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PARIS (ChurchMilitant.com) - France's leading philosopher is excoriating Pope Francis for his cultural vandalism of the "liturgical patrimony" of the Traditional Latin Mass (TLM).
"I am an atheist, as is known, but the life of the Catholic Church interests me because it sets the heartbeat of our Judeo-Christian civilization, which is in bad shape," writes Michel Onfray, public intellectual and author of over 60 books, in Monday's edition of Le Figaro.
Onfray, infamous for his Nietzsche-like attack on religion in his book Atheist Manifesto: The Case Against Christianity, Judaism, and Islam, concedes that his "world is one that was made possible by the God of Christians."
"Christianity has shaped a civilization that is my own, and which I believe I can love and defend, without guilt, without apologizing for its errors, without waiting for a redemption after confession, contrition, and kneeling," Onfray admits.
The philosopher, also known for his hedonist and epicurean worldviews, lauds the TLM as "a patrimony of the genealogical age of our civilization," that crystallizes "a long sacred lineage of rituals, of celebrations, of prayers" in a form "that offers a total performance."
Onfray uses the category of "Gesamtkunstwerk" (total artwork), popularized by the composer Richard Wagner, in understanding the TLM as a "synthesis of the arts." German Romantic aesthetics aspired to create the supreme form of the Gesamtkunstwerk where different art forms are combined to create a single cohesive whole.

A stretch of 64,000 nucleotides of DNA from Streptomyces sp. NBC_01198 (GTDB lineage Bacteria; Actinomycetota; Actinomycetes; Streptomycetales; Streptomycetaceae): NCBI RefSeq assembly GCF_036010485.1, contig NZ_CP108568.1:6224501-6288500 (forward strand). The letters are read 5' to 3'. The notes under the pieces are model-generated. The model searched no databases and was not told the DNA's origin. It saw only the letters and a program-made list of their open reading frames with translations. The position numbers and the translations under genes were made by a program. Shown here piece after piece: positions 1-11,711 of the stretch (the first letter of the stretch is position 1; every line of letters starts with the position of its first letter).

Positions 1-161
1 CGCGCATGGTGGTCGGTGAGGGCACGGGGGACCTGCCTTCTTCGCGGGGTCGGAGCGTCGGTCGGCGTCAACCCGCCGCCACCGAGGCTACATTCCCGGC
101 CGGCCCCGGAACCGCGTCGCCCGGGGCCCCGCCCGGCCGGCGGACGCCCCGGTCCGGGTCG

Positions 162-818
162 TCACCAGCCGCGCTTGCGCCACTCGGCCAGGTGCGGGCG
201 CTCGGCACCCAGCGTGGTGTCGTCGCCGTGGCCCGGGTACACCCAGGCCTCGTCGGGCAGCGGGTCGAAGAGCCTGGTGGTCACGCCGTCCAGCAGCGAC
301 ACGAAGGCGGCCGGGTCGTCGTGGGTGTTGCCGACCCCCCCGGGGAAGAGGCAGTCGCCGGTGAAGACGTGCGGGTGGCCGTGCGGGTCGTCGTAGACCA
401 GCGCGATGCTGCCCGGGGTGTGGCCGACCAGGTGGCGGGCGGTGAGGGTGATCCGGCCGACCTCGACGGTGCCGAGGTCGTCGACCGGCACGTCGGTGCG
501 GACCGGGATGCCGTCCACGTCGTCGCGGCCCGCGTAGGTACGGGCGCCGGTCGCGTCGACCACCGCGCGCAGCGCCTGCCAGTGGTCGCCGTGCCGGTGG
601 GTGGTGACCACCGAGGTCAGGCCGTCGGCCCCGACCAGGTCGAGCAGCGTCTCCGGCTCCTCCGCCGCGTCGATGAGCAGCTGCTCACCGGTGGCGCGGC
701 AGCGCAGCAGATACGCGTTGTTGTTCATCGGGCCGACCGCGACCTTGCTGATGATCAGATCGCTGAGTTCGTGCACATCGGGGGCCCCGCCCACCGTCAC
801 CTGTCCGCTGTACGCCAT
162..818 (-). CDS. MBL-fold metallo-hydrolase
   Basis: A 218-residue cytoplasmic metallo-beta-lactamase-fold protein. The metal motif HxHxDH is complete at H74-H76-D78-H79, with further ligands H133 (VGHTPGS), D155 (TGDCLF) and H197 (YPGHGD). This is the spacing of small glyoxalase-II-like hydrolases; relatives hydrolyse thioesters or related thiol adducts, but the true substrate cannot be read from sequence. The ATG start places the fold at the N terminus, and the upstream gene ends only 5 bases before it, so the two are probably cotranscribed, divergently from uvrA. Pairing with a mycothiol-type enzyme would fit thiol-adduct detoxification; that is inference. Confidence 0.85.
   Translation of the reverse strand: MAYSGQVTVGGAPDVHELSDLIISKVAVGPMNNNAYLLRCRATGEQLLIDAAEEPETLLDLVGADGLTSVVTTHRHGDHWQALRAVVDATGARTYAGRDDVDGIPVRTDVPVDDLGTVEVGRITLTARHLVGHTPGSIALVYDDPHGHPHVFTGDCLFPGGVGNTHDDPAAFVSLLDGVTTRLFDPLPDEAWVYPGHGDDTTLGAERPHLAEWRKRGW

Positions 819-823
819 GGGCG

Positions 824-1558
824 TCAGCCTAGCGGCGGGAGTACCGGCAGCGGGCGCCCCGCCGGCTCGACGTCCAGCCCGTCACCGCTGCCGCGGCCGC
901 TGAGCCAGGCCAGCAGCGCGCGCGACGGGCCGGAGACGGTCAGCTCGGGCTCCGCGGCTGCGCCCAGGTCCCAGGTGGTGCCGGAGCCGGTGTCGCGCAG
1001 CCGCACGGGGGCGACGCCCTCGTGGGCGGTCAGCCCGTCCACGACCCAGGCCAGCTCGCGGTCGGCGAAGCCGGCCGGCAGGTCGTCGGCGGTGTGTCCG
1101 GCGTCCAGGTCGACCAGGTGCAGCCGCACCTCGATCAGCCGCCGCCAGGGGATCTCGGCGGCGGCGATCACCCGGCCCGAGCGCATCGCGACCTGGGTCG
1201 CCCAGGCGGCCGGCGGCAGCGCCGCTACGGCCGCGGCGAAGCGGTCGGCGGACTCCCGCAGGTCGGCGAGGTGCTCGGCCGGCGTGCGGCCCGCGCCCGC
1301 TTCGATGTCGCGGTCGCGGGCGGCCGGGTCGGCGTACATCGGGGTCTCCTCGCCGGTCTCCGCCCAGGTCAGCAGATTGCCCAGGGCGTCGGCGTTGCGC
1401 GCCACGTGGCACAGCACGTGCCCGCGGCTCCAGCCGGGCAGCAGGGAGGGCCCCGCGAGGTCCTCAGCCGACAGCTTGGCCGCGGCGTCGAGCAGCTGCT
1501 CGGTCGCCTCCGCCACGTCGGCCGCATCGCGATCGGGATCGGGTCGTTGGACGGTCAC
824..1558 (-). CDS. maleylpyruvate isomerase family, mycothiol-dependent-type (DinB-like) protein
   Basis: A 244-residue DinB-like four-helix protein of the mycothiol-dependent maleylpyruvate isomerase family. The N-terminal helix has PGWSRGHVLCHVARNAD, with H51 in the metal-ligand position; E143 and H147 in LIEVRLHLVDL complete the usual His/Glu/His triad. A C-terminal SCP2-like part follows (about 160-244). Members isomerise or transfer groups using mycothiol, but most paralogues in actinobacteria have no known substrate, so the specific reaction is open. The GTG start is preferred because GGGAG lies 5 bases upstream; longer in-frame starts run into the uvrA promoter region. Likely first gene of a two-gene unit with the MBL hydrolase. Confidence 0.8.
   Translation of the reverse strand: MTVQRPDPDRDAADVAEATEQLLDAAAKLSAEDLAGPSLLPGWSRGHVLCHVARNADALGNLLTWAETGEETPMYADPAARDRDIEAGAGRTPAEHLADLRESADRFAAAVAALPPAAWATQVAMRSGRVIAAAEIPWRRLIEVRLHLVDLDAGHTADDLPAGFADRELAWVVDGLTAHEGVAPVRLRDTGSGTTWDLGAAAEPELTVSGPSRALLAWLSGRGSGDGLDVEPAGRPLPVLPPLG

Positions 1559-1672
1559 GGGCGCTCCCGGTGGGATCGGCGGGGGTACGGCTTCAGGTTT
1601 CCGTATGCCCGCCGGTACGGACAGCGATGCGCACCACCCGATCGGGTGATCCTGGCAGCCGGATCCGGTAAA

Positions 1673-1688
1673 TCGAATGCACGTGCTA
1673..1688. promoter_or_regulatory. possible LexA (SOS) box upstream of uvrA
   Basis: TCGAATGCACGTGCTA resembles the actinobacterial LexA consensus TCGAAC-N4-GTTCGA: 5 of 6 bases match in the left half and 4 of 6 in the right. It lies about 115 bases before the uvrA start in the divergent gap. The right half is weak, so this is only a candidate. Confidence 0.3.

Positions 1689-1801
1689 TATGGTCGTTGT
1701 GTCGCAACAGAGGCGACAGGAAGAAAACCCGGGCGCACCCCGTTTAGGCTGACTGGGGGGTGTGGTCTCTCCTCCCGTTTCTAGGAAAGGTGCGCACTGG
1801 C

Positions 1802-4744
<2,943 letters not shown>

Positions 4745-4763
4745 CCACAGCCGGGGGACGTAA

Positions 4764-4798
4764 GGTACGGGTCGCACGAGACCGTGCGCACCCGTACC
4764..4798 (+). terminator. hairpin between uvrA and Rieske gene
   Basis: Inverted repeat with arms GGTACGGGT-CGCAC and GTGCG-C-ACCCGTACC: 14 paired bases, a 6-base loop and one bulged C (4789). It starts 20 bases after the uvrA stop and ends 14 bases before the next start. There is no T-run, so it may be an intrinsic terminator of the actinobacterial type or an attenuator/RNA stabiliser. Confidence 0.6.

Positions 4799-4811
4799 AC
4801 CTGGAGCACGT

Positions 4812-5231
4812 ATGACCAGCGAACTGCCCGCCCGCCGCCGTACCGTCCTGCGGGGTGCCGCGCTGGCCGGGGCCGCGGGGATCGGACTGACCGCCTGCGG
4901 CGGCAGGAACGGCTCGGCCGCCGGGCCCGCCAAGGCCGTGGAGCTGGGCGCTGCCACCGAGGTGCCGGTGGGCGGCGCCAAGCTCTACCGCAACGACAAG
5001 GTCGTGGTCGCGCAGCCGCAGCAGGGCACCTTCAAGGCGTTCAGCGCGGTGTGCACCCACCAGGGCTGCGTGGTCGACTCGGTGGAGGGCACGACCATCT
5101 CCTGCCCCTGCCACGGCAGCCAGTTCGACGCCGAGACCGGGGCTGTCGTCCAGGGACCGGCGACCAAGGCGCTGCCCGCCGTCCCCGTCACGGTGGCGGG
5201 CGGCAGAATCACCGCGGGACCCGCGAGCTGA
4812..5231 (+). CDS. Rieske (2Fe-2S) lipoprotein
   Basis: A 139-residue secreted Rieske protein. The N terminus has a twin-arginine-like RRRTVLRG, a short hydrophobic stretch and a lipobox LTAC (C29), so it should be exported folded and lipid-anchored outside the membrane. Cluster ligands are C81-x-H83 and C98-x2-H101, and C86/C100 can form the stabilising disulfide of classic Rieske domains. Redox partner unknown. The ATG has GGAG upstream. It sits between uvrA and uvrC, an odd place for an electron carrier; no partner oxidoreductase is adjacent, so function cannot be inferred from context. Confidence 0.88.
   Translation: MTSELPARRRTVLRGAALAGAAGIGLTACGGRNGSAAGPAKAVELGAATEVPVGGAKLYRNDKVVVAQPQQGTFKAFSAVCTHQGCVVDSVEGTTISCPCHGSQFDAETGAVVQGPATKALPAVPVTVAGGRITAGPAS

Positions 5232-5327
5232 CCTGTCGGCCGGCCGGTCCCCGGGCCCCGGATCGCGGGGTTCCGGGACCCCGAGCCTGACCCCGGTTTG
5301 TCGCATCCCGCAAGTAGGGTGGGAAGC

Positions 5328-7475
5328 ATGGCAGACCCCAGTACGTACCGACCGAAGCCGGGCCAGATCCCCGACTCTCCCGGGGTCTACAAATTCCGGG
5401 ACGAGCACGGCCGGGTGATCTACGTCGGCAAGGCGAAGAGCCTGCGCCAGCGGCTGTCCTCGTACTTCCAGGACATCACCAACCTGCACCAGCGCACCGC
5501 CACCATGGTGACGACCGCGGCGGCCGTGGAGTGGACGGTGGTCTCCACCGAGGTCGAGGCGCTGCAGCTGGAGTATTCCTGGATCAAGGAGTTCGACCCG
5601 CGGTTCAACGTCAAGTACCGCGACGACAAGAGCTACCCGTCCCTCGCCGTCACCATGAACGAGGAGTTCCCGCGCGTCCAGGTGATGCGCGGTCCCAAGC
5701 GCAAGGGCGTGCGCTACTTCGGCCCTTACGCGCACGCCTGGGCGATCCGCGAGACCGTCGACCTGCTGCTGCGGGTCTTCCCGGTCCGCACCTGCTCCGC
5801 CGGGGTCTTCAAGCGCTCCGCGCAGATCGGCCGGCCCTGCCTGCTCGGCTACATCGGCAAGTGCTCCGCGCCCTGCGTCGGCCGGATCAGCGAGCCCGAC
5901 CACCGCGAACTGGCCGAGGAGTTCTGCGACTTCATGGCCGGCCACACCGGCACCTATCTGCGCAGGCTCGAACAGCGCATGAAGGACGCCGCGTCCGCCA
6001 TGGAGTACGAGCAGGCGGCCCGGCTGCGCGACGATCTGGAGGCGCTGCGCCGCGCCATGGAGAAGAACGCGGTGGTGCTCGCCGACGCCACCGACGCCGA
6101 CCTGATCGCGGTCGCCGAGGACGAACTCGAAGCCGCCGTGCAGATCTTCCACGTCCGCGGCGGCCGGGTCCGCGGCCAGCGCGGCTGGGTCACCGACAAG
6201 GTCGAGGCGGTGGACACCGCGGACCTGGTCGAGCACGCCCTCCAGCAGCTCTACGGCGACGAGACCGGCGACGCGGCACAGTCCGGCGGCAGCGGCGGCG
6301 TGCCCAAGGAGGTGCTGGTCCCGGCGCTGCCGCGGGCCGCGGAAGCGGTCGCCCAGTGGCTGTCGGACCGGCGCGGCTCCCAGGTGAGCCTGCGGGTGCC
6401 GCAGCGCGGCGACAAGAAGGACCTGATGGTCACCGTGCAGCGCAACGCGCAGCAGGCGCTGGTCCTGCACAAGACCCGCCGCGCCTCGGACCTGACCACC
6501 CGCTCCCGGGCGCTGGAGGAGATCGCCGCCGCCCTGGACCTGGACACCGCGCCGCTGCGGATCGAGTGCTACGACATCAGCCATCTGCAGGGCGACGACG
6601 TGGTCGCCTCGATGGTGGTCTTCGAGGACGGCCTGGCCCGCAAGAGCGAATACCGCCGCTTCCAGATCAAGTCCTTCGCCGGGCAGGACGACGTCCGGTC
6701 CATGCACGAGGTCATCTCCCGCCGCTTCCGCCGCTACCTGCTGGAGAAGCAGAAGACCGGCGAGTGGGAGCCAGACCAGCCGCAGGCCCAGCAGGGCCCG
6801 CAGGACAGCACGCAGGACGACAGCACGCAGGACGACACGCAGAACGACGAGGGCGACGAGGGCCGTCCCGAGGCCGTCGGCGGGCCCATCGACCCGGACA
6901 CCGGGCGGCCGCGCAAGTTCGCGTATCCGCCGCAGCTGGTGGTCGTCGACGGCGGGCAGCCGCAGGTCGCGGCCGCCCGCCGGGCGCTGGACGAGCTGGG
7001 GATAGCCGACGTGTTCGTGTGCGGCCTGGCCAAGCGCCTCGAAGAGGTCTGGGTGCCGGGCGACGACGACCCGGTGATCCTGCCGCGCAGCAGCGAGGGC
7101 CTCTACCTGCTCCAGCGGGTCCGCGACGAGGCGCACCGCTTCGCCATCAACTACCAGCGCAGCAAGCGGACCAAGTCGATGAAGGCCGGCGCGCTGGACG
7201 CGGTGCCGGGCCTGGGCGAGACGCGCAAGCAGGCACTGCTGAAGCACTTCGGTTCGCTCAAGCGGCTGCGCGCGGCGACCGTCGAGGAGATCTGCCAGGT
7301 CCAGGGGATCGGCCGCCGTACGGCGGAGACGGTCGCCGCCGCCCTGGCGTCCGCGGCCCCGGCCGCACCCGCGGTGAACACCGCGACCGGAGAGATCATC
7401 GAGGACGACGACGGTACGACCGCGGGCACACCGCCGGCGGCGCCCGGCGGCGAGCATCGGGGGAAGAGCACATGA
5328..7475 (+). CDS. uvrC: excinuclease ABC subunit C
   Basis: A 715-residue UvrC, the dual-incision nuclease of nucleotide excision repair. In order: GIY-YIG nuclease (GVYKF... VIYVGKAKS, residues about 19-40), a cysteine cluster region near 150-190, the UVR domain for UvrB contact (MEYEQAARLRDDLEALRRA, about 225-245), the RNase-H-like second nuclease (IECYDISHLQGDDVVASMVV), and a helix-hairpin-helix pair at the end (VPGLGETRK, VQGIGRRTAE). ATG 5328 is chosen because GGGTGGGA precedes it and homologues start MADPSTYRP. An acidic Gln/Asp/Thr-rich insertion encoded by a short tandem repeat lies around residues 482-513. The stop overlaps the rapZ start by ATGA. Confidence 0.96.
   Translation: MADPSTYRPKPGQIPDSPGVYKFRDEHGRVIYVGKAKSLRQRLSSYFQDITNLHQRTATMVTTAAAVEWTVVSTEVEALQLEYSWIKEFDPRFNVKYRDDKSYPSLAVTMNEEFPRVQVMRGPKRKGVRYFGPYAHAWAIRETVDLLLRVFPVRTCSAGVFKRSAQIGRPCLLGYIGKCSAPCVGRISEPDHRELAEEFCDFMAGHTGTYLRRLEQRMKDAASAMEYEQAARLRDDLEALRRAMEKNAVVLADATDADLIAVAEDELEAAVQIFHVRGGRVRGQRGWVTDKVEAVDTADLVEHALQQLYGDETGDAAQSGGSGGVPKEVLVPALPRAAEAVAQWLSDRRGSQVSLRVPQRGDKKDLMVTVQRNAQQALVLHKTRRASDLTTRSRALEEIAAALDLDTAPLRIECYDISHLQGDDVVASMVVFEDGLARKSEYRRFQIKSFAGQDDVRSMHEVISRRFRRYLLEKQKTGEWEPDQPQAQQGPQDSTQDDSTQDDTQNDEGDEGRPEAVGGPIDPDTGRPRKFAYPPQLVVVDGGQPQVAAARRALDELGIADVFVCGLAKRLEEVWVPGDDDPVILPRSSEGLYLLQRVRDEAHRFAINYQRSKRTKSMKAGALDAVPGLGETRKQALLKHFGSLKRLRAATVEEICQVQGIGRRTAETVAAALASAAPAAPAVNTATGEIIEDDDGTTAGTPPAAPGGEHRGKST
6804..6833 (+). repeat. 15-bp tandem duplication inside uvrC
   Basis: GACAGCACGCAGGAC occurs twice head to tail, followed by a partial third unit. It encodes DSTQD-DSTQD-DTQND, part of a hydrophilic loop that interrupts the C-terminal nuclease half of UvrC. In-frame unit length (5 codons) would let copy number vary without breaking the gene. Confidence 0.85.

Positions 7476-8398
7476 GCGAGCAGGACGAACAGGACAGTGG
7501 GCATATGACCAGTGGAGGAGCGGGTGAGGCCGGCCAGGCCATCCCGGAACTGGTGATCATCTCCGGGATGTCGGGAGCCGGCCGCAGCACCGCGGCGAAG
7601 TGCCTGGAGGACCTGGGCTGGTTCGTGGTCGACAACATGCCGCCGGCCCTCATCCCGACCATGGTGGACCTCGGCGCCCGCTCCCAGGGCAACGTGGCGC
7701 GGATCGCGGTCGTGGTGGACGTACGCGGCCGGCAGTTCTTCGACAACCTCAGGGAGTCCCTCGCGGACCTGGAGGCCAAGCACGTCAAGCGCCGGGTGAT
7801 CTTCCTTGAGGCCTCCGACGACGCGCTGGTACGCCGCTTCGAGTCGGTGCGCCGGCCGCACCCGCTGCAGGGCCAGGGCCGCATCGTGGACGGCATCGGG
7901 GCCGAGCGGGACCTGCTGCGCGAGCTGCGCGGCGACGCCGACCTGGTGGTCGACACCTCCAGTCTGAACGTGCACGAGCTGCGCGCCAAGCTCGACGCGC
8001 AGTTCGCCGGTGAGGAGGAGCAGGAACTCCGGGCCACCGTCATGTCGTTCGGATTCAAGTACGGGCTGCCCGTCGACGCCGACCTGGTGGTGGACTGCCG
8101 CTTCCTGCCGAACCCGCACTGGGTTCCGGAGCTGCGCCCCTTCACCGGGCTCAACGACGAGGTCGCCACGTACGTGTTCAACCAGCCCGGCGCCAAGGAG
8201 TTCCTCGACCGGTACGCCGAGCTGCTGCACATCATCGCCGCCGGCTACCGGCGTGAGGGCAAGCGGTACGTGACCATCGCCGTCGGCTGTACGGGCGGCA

In an essay reeking with contempt for Francis, Onfray compares what he considers the refined and finely honed cultural and theological sensibilities of Benedict XVI with Francis' unsophisticated and boorish lack of artistic finesse — compensated only by his Machiavellian Jesuit cunning.
Literature scholar Dr. John Zmirak agrees that Francis' anti-TLM motu proprio Traditionis Custodes abrogating Benedict's pro-TLM Summorum Pontificum, stems from the pontiff's philistinism with regard to literature and the arts.
In comments to Church Militant, Zmirak, senior editor at Stream.org, observes:
Pope Francis is trying to impose his personal tastes on every Catholic in the world. Sadly, those tastes are those of a provincial underachiever from a country that slipped into poverty thanks to breast-beating nationalism and thuggish economics. In other words, he has the sense of beauty you'd expect from a mid-level cultural bureaucrat in Tito's Yugoslavia.
And the liturgy he prefers for the world is a great deal like a Yugo: stuck together with chewing gum, sputtering acrid smoke, cramped and barely functional. But his pride makes a virtue of those things, as if giving God second-best with a shrug were somehow Franciscan. Instead of just slovenly.
Author of The Politically Incorrect Guide to Catholicism, Zmirak notes how "Francis' Pachamama fetish sums it all up: He foisted on the world a new religious icon as if it were some long-lost cultural treasure — instead of a knickknack Westerners grab at the airport while leaving Bolivia."
According to Onfray, Benedict is "a philosopher pope, trained in German hermeneutics and phenomenology" whose Christology is steeped "in the history of German idealism, notably the Hegelianism."